She'd never been given a reason to trust. It'd been broken in her at Mazzola's facility. She picked the only way she could survive. To be stronger and fiercer than what hurt her.

After Mazzola's death, she was rescued by an Ohio couple who took her in. They showed her not all humans were like Mazzola. Not all wished her harm or would demand things of her.

There she started to learn what compassion was, though her trust was going to be a hard thing to win back.

When more restrictive ownership regulations were passed in Ohio, TWS was contacted by the couple. They were looking for a reputable and safe home for their big cats.



And that's when, in 2012, Nikita came to her final forever home at TWS. She was just as fierce and dangerous. When we heard the story of her past, knowing the horrible abuse she'd suffered, it was understandable.

We don't blame any of the cats who come to us for how they behave. It's how they've learned to survive. They don't speak our language, and we can only show them our intentions through our actions.

I share her history, an understanding of Nikita, because I wanted to share the real Nikita who was hiding under all that fear and aggression. The quirky and kind of dorky, playful side to her she finally became comfortable enough to show us.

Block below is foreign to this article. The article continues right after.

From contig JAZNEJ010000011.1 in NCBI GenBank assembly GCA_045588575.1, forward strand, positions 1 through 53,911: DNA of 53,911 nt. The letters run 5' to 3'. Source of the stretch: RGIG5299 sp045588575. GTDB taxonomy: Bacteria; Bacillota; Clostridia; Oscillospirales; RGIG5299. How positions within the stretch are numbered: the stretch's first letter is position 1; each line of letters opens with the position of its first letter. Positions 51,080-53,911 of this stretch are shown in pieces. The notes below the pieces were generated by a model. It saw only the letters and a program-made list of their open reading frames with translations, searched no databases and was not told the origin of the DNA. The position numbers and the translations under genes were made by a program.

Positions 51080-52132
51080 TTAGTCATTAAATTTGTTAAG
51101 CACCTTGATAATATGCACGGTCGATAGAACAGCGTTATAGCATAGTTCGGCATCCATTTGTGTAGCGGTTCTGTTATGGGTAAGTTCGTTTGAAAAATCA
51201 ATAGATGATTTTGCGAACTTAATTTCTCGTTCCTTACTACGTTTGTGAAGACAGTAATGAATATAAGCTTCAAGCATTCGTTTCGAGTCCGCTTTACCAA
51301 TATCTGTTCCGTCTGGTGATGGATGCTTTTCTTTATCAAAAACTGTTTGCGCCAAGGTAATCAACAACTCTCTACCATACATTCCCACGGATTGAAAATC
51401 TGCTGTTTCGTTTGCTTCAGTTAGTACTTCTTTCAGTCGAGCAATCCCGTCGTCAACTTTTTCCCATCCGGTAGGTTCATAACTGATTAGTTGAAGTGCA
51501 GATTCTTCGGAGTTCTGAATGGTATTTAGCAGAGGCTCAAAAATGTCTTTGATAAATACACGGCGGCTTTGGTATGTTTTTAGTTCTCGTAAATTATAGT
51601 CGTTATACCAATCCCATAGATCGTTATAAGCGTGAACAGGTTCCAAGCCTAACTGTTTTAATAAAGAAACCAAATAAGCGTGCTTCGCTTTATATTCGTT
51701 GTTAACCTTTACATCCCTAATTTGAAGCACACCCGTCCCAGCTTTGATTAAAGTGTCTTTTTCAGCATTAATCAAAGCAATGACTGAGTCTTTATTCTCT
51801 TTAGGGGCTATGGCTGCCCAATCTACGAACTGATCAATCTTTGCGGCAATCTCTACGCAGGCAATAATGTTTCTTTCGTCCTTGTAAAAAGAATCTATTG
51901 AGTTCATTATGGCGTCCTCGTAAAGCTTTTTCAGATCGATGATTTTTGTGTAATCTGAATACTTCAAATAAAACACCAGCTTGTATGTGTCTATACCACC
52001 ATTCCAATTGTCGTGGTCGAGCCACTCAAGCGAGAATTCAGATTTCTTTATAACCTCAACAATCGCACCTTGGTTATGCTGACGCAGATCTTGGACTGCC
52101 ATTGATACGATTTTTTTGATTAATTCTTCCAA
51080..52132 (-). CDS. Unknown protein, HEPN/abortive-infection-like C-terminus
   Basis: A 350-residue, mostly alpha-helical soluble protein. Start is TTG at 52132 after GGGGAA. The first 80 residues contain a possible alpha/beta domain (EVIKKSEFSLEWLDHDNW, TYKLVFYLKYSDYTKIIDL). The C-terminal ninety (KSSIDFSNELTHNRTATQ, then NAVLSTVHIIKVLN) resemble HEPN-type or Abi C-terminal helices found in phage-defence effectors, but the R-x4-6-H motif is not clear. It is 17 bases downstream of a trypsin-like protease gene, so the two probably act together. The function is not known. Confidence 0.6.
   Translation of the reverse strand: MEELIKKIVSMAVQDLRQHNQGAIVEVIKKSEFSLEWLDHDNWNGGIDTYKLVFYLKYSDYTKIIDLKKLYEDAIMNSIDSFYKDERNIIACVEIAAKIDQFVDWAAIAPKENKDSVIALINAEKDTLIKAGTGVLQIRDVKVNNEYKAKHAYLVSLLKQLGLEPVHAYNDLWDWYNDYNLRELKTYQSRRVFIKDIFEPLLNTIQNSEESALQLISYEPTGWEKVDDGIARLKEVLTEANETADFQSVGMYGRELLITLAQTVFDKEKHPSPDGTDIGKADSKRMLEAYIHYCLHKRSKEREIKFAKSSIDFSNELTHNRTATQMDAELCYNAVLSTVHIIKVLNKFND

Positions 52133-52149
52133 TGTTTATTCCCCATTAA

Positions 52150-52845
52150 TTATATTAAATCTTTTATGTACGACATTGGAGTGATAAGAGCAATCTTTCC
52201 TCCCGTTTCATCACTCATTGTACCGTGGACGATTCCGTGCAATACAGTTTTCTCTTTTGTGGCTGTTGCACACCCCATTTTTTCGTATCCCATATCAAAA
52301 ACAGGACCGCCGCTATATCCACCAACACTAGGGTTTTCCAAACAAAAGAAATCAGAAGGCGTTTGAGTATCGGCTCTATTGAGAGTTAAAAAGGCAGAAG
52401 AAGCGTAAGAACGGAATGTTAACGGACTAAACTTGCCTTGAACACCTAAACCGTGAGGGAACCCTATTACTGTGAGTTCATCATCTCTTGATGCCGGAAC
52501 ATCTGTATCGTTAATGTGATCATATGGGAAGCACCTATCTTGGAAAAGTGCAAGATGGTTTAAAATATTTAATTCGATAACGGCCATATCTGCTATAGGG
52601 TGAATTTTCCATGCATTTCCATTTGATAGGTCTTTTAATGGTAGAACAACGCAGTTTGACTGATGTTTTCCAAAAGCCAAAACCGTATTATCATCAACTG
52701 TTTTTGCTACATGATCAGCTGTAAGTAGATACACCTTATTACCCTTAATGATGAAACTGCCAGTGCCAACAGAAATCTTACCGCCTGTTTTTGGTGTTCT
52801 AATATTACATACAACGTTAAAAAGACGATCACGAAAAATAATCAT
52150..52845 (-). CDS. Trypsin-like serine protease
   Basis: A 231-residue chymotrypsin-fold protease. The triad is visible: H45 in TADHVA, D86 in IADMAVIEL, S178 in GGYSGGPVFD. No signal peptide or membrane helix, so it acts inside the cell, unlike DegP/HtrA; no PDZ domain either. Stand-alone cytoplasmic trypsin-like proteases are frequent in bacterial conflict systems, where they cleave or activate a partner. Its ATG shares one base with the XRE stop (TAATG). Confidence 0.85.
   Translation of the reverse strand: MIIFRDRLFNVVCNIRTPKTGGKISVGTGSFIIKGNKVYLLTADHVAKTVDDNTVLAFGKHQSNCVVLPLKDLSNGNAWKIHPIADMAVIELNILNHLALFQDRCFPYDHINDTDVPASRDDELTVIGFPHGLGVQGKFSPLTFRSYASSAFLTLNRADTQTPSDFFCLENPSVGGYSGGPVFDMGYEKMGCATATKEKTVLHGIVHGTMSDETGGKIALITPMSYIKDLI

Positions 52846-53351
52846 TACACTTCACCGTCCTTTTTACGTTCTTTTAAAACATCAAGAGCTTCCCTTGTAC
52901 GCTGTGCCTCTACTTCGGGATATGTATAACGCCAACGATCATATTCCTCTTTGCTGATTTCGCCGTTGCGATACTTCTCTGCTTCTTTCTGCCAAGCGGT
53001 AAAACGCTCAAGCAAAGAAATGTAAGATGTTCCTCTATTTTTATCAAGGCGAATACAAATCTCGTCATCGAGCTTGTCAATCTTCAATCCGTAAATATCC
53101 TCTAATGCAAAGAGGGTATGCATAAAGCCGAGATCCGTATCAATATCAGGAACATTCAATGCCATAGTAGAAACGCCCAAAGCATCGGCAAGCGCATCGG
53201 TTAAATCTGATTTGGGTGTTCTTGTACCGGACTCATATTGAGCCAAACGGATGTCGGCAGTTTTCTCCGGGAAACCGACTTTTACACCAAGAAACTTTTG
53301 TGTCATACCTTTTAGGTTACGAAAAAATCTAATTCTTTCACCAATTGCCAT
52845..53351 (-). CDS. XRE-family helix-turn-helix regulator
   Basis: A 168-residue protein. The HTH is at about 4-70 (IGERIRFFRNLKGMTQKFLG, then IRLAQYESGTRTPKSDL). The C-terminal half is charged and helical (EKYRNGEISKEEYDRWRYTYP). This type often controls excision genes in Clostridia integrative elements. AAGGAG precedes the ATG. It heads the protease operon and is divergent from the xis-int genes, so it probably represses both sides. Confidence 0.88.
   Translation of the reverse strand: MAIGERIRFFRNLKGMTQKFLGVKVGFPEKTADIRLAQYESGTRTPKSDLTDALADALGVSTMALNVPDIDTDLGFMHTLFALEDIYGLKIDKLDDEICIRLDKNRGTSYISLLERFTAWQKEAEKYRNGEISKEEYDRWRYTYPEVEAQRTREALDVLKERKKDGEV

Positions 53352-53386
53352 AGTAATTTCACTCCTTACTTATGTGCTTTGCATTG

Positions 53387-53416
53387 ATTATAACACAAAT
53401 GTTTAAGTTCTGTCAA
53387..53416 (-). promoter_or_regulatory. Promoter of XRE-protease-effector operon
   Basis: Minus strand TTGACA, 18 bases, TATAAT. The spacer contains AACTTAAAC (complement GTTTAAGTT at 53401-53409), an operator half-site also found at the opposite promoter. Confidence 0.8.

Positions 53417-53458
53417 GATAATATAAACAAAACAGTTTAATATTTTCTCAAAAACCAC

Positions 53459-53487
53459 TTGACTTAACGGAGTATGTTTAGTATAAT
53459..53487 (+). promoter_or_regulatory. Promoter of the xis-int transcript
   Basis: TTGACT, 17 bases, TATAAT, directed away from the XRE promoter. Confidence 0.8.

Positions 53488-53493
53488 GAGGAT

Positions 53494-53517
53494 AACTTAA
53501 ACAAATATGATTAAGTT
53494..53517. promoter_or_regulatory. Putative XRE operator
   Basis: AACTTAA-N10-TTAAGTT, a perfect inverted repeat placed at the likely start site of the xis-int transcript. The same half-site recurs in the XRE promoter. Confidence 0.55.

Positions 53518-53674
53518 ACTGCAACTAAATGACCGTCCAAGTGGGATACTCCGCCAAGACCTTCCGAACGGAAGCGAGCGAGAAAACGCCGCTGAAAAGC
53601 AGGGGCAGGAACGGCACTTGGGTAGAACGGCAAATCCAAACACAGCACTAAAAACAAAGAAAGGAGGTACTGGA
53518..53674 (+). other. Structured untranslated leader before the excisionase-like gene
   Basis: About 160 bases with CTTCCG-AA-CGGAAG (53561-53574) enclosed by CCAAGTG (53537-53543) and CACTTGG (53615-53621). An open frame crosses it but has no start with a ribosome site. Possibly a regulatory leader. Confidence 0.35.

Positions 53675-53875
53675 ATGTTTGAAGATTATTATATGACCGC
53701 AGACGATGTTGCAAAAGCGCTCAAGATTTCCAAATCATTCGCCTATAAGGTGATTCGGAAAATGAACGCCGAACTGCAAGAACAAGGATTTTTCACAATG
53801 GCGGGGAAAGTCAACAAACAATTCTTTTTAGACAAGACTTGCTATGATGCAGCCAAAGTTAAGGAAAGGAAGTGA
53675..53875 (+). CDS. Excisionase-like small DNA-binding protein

Her love of paint was immense! She so enjoyed getting nose deep in the vegetable paint and would spend the afternoon with it. It was so nice to see her enjoy something in earnest, rather than be fearful.

The first time I met Nikita when I started at TWS, she was one of the cats who had a long list of dos and don'ts. All ways to help keep her stress level down, as well as safety for the staff.

She'd roar, jump at the fence, and become defensive when others approached, especially if she didn't know them. It was clear that showing Nikita we could be trusted was going to be an immense task.

Meeting Nikita, I really wanted to show her we knew she deserved respect. She deserved to be allowed freedoms and joys.

I saw her change. She seemed to enjoy the company of other cats around her, chuffing at them or engaging them through the fence, especially Shazam.

It was the first time I saw Nikita wasn't truly broken. She still had compassion herself toward other cats.

When I started working with her daily, it took a great deal of time to gain her patience, to work around her without her being upset.
Feeding time was typically when she'd be calmest. She'd lay down and eat, but she'd never take her eyes off us, even then.